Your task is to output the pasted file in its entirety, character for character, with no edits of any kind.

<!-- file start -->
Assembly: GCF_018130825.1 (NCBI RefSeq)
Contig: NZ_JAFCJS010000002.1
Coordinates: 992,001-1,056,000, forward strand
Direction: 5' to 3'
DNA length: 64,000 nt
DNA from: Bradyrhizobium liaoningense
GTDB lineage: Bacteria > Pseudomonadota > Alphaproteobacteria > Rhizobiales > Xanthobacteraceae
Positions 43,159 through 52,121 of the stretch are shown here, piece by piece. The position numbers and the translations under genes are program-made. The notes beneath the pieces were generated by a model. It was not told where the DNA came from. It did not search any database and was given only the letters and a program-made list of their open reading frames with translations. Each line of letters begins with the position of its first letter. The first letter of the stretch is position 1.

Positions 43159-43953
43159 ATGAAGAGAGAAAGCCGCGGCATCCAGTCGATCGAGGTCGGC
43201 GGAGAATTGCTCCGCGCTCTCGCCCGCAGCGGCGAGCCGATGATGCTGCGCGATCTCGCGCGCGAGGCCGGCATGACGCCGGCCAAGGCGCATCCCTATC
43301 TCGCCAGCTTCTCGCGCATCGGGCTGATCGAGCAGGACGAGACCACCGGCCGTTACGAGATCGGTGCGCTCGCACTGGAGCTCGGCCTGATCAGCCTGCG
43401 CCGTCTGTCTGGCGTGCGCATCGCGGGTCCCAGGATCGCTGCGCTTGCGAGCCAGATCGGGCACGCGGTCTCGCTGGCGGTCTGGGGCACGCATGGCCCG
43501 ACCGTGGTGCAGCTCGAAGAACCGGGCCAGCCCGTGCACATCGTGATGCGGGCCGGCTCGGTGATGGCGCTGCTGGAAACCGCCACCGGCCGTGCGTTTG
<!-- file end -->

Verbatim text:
Assembly: GCF_018130825.1 (NCBI RefSeq)
Contig: NZ_JAFCJS010000002.1
Coordinates: 992,001-1,056,000, forward strand
Direction: 5' to 3'
DNA length: 64,000 nt
DNA from: Bradyrhizobium liaoningense
GTDB lineage: Bacteria > Pseudomonadota > Alphaproteobacteria > Rhizobiales > Xanthobacteraceae
Positions 43,159 through 52,121 of the stretch are shown here, piece by piece. The position numbers and the translations under genes are program-made. The notes beneath the pieces were generated by a model. It was not told where the DNA came from. It did not search any database and was given only the letters and a program-made list of their open reading frames with translations. Each line of letters begins with the position of its first letter. The first letter of the stretch is position 1.

Positions 43159-43953
43159 ATGAAGAGAGAAAGCCGCGGCATCCAGTCGATCGAGGTCGGC
43201 GGAGAATTGCTCCGCGCTCTCGCCCGCAGCGGCGAGCCGATGATGCTGCGCGATCTCGCGCGCGAGGCCGGCATGACGCCGGCCAAGGCGCATCCCTATC
43301 TCGCCAGCTTCTCGCGCATCGGGCTGATCGAGCAGGACGAGACCACCGGCCGTTACGAGATCGGTGCGCTCGCACTGGAGCTCGGCCTGATCAGCCTGCG
43401 CCGTCTGTCTGGCGTGCGCATCGCGGGTCCCAGGATCGCTGCGCTTGCGAGCCAGATCGGGCACGCGGTCTCGCTGGCGGTCTGGGGCACGCATGGCCCG
43501 ACCGTGGTGCAGCTCGAAGAACCGGGCCAGCCCGTGCACATCGTGATGCGGGCCGGCTCGGTGATGGCGCTGCTGGAAACCGCCACCGGCCGTGCGTTTG